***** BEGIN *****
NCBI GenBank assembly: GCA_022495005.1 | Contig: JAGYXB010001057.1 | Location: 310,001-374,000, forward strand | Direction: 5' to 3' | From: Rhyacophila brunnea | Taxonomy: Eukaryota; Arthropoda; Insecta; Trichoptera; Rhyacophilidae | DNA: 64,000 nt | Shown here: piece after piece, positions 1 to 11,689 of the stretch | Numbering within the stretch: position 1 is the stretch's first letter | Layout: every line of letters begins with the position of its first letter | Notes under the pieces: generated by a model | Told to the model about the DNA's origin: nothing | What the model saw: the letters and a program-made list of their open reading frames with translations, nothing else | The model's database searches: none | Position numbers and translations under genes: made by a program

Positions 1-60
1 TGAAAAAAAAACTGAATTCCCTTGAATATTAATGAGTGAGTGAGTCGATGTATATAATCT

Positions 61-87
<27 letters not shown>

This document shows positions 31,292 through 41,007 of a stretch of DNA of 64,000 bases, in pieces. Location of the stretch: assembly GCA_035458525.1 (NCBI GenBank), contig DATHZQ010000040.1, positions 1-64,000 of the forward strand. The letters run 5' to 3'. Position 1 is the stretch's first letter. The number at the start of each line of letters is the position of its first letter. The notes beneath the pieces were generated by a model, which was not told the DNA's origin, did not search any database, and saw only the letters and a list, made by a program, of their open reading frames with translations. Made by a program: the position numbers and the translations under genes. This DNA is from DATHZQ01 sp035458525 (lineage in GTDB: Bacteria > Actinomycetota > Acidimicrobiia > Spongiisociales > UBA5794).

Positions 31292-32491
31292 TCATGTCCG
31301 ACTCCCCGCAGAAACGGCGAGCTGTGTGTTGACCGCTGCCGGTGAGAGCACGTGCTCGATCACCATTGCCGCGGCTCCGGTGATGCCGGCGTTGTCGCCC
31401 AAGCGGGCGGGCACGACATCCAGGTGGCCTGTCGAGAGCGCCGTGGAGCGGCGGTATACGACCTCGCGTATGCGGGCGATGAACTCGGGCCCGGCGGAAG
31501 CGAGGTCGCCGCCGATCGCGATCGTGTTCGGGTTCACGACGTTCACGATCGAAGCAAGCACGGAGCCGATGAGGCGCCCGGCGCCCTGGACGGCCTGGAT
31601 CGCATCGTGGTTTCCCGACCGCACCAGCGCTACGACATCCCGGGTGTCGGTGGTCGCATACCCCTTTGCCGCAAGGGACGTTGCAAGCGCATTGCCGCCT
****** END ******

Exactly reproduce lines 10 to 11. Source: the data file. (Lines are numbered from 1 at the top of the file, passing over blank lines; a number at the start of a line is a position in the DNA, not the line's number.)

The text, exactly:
31401 AAGCGGGCGGGCACGACATCCAGGTGGCCTGTCGAGAGCGCCGTGGAGCGGCGGTATACGACCTCGCGTATGCGGGCGATGAACTCGGGCCCGGCGGAAG
31501 CGAGGTCGCCGCCGATCGCGATCGTGTTCGGGTTCACGACGTTCACGATCGAAGCAAGCACGGAGCCGATGAGGCGCCCGGCGCCCTGGACGGCCTGGAT